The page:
Commodity chains and global capitalism

As has been noted Henderson et al. Commodity Chains and Marketing Strategies: As it has emerged over the past decade, the global commod- ity chain research agenda is motivated largely by different interests and concerns.

The empirical insights afforded by research on the governance dimension of GCCs have helped flush out the mean- ing of the inter-firm network as an organizational form that is neither market nor hierarchy though it may exhibit characteristics of each.

Commodity Chains and Global Capitalism Gary Gereffi, Miguel Korzeniewicz 1 Rezension The current restructuring of the world-economy under global capitalism has further integrated international trade and production.

Global Capitalism and Commodity Chains: Looking Back, Going Forward

The paradigm that GCCs embody is a network-centered, historical approach that probes above and below the level of the nation-state to better analyze structure and change in the contemporary world. Special attention is paid to the most powerful or lead firms in an industry, which are also known as chain drivers, because of their influence over other chain participants and their presumed importance as potential agents of upgrading and development: What distinguishes the GVC approach from the GCC paradigm to which it is closely related is the greater influ- ence of the international business literature on its analysis of global production networks, as opposed to the more sociological orientation of the earlier GCC framework, and a more pronounced interest in the policy implications of chain research.

The policy implications of chain research are being more fully elaborated in the newest variant of chain research, the global value chain approach, which is discussed in the third section of this article. Accordingly, the world-systems camp considers the commodity chain a vital research location for the study of the capitalist world economy in its totality Wallerstein I conclude that closer attention to the larger institu- tional and structural environments in which commodity chains are embedded is needed in order to more fully inform Commodity chains and global capitalism understanding of the uneven social and developmental dynamics of contemporary capitalism at the global-local nexus.

Apparel Firms by Ian M. GCC analysis is principally concerned with under- standing how global industries are organized. Construction and Research by Terence K.

World-systems theorists understand commodity chains as consisting not only of the steps involved in the transformation of raw materials into final goods, but also as webs connecting that set of productive activities with the social reproduction of human labor power as a critical input into this process.

Each production site in the chain involves organizing the acquisition of necessary raw materials plus semifinished inputs, the recruitment of labor power and its provisioning, arranging transportation to the next site, and the construction of modes of distribution via markets and transfers and consumption.

The GCC framework allows the authors to pose questions about development issues, past and present, that are not easily handled by previous paradigms and to more adequately forge the macro-micro links between processes that are generally assumed to be discretely contained within global, national, and local units of analysis.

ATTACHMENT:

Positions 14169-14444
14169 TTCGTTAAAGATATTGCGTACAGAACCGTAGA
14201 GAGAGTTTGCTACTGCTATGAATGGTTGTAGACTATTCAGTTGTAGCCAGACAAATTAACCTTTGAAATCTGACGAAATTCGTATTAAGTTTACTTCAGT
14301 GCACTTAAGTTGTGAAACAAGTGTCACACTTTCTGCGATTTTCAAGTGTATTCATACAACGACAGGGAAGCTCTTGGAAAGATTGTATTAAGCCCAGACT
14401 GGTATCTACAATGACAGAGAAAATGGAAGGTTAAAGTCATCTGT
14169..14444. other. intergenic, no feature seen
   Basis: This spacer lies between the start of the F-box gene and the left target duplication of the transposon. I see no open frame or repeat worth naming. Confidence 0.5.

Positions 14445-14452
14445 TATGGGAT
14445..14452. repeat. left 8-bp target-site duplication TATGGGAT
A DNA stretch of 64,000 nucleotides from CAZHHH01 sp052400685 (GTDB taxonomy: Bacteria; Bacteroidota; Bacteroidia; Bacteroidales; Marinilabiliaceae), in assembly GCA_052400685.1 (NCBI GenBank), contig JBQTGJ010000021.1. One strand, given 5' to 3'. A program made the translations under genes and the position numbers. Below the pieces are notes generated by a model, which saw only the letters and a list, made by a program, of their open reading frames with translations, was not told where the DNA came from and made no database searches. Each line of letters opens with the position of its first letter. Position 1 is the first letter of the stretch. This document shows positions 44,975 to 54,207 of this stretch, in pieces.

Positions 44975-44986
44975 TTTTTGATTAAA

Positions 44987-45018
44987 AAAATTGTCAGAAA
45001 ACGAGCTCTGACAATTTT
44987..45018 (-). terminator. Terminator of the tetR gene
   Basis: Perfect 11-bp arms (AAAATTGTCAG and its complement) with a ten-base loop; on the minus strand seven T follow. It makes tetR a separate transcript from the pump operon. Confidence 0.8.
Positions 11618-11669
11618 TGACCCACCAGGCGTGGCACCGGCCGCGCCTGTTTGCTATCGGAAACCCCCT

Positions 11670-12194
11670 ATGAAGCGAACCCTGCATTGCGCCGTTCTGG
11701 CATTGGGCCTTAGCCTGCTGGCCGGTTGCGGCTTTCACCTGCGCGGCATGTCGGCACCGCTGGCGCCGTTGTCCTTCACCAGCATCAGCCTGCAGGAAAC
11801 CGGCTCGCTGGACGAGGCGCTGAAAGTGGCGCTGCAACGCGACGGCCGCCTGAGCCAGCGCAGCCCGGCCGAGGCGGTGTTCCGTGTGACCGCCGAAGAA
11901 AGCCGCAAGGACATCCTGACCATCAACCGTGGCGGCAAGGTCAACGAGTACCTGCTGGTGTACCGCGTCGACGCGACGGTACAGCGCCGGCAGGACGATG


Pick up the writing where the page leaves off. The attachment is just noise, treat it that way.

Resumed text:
GCC researchers understand commodity chains as sets of inter-firm networks which connect manufacturers, suppliers and subcontractors in global industries to each other, and ulti- mately to international markets, and they are principally concerned with the question of how participation in commodity chains can facilitate industrial upgrading for developing country exporters.

Although most reviews of the GCC literature locate its intellectual origins in the world-systems orientation Dicken et al.

Gereffi identifies four dimensions with respect to which every commodity chain can be analyzed: The GCC orientation is similarly interested in the commodity chain as a construct that can move between and across different levels of analysis.A Commodity Chains Framework for Analyzing Global Industries Gary Gereffi Duke University [email protected] August 12, In global capitalism, economic activity is not only international in scope, it is also global in organization.

"Internationalization" refers to the geographic spread of economic activities across global commodity. Gereffi, G. () The organization of buyer-driven global commodity chains: How US retailers shape overseas production networks, in Gereffi, G., Korzeniewicz, M.

(eds) Commodity Chains and Global Capitalism (Westport, CT, Praeger). Gereffi, G. () The organization of buyer-driven global commodity chains: How US retailers shape overseas production networks, in Gereffi, G., Korzeniewicz, M.

(eds) Commodity Chains and Global Capitalism (Westport, CT, Praeger). global capitalism and commodity chains A commodity chain approach can contribute to this line of inquiry by allowing us to study how patterns of inequality between the global North and South.

Commodity Chains and Global Capitalism

The contributors to this volume explore and elaborate the global commodity chains (GCCs) approach, which reformulates the basic conceptual categories for analyzing new patterns of global organization and change.

Commodity Chains and Global Capitalism by Gary Gereffi The current restructuring of the world-economy under global capitalism has further integrated international trade and production.

Global Capitalism and Commodity Chains: Looking Back, Going Forward

It thus has brought to the fore the key role of commodity chains in the relationships of capital, labor, and states.

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Commodity chains and global capitalism
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